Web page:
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The dangers of infographics

The current media spectacle that is the "war on Iraq" produces a lot of good and bad infographics. I was surfing the web looking for them and a few thoughts struck me:

Infographics are somewhat expensive and time-consuming to produce, and are therefore in their nature providing context to whatever is going on on the ground. It is, however, _not_ in their nature to provide afterthought and analysis.

The policy concerning infographics of NRK (Norwegian equivalent of the BBC) is that it is important to not overuse infographics because they can create the impression that this is a computer game and not real war with real people really being blown into little pieces.

The Guardian has attempted to create interactive infographics with Flash, but I expect something more than a pressing a "next" button through a slide show to call something interactive. There is a lot of unfulfilled potential here.

CNN.com battle scenarios
CNN.com Iraqi military sites | Surrender 101
Guardian Unlimited | Special reports | More interactive guides to the Iraq crisis
VG Nett - Baghdad City

Macromedia.com Progress Report

Macromedia.com has published a progress report detailing feedback they've received from users of the redesigned site and discussing progress they're making towards resolution of outstanding problems. They've been hit with a lot of complaints from Apple Safari users since they launched.

We have received a tremendous volume of feedback on the new macromedia.com experience. Your collective feedback has been thoughtful and detailed, and is helping to improve the macromedia.com experience.

IA Summit Blogging

A request for Summit Attendees: If you've got field reports from the IA Summit, it would be great if you could post links in the comments here. Thanks!

Also, I just ran into Adam and Joshua's Community IA Summit Blog. I set up a CHIBlog for 2001, and while it didn't get as much participation as I'd hoped, I had a lot of fun. I think collaborative conference blogging has great potential, and hope to see some interesting insights from attendees...whether it's a link to your own site in the comments, posting on the Summit community blog, or otherwise.

I'm off to Portland tomorrow, so providing I clear customs I hope to see many of you there. Blogging will be intermittent at best 'til Tuesday next week.

Tips for attending conferences

On the run-up to the IA Summit, and conference season in general the ever clever Scott Berkun has set pen to paper to give us How to get the most out of conferences

Of particular note to conference organizers, and especially academic/research conferences - the most value is in networked, informal, interstitial relationships and groups that form between the main sessions. SIGs and such are one attempt to support those connections, but are often second-class citizens. They shouldn't be.

CardZort card sorting software

Darin Marshall points to Jorge Toro's CardZort card sorting software.

CardZort is a computer application that runs card sorting exercises. Its main purpose is to offer a complete computer-aided system that allows the fast creation and execution of card sorting exercises, and the analysis of the resulting groups via cluster analysis.

Darin says it's less buggy than EZsort - I'm looking forward to trying it out. If it works, then it's well worth the $50 Jorge is asking from people using it for 'professional/lucrative purposes'.

Do Productivity Increases Generate Economic Gains?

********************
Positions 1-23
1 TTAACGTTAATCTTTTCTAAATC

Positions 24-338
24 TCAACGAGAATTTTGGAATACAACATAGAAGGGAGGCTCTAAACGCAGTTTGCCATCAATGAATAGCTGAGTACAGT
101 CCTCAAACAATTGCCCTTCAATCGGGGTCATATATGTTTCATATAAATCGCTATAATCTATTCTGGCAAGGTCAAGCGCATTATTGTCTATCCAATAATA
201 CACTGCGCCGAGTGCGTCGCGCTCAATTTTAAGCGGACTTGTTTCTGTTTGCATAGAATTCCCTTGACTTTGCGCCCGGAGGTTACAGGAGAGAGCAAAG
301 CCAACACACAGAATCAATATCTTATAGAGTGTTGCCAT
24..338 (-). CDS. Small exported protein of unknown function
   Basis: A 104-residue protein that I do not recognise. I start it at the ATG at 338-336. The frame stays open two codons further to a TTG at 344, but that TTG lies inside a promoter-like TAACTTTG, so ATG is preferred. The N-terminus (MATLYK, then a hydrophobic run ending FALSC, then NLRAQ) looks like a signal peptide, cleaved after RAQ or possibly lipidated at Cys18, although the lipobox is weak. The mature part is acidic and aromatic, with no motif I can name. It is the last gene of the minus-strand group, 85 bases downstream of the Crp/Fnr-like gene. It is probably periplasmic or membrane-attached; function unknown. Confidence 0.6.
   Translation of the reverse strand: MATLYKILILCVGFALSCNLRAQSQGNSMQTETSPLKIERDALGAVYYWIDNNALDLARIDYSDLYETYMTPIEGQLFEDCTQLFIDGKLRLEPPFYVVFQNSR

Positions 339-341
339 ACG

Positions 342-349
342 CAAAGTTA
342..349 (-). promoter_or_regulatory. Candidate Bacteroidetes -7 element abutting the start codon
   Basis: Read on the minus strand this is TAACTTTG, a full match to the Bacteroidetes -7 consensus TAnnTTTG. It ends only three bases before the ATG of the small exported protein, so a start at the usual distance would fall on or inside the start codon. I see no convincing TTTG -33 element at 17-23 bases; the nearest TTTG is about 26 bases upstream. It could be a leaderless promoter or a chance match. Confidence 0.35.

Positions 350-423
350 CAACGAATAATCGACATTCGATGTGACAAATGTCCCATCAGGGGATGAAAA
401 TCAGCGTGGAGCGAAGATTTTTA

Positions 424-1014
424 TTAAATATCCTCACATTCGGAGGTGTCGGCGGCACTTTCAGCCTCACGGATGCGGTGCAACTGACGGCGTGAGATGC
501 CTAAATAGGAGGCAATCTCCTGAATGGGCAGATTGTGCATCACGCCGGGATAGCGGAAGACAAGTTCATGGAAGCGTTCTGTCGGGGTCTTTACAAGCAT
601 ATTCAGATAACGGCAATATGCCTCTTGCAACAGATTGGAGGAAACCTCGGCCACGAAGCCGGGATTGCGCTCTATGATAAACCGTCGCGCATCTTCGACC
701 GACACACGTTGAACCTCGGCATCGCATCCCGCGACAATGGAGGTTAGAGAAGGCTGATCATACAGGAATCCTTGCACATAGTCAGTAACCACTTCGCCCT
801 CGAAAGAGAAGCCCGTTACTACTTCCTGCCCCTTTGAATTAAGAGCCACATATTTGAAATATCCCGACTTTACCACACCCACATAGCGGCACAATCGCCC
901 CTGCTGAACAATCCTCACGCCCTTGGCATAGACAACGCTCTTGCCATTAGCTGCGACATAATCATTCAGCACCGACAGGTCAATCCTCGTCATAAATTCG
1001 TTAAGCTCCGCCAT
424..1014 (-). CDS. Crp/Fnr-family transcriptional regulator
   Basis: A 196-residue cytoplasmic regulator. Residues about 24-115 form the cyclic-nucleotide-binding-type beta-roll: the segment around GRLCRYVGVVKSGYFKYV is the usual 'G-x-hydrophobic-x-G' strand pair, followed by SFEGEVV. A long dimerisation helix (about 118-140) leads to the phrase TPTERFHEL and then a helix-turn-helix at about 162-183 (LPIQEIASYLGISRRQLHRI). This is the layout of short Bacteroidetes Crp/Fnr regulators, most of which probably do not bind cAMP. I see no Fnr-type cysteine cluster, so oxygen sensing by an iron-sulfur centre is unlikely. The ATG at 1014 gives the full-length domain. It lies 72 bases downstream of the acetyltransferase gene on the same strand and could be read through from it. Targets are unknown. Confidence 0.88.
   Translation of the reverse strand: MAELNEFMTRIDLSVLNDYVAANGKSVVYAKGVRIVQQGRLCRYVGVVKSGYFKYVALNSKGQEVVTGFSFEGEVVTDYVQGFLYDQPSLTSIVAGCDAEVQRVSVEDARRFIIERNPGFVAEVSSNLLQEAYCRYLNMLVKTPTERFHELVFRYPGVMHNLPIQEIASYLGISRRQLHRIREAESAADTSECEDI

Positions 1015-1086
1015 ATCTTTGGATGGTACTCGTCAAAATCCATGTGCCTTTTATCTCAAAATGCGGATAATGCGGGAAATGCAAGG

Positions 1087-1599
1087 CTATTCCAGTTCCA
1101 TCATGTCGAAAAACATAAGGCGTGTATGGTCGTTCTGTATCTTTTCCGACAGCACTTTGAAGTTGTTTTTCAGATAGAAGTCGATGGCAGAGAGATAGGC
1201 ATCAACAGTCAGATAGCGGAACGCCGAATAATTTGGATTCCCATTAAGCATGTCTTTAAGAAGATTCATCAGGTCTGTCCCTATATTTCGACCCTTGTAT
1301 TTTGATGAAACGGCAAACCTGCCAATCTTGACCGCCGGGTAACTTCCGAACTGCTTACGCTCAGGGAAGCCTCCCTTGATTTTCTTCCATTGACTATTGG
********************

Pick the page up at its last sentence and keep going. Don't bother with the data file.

Jakob Nielsen tackles the question Do Productivity Increases Generate Economic Gains? I've been thinking about this because of this article: Time saved—a misleading justification for KM

It makes sense to save the user's time, but the justification of the Knowledge Management system ultimately has to be demonstrated by better decisions and improved performance.

Why? Because users satisfice at the typical 20-25% mark for information seeking, no matter how successful they are. Because of that, making the time = value equation may be too simplistic, as illustrated here. (Shockwave required, not recommended for dial-up)

There are some interesting thoughts on activities that don't fit traditional models for ROI. But in all of this, I wonder if the industry's focus on ROI is neglecting the users' perspective? What's in it for them? What about the users' Return On Experience? (the User ROX ;) It's only when a project generates ROI for the business, and 'ROX' for the users that it truly creates sustainable value.

The SIGIA Highlight Reel

This week saw an increase in volume, but an unfortunate majority of that is part of a tedious, ongoing 'defining the damn thing' discussion. Fortunately, we did see a boost in shop talk, as encouraged by Marc Rettig last week.

  • My favorite post of the week is from Jeff Lash and John O'Donovan for Best Practices for Recurring Payments Thanks for the great, concrete examples and real world shop talk!
  • Jeff Isom asked about ways of Labelling a PDF Archive and got a lot of interesting responses. I hope he lets us know how things actually shake out on his project, so we can see how the flurry of opinion helped.
  • Chiara Fox chimed in with a simple answer to a simple question. The reason it's a gem is because it's actually based on a real project!
  • For those of you interested in defining the damn thing,
    Christina Wodtke added to the list of first principles that was started earlier in the week by yours truly. While there was additional useful resonse, I'll leave it as an exercise for the masochis... err... enthusiastic to follow that thread and sort the signal from the noise ;-)
  • Finally, to close off with some more pragmatic, concrete contributions: Livia Labate articulates parts of the IA Toolkit, and Eric Scheid shares experiences with free-listing as an alternative/addition to card sorting.

Of course, you might have other posts that really helped you during the week. Post 'em in the comments.

3 approaches to intranets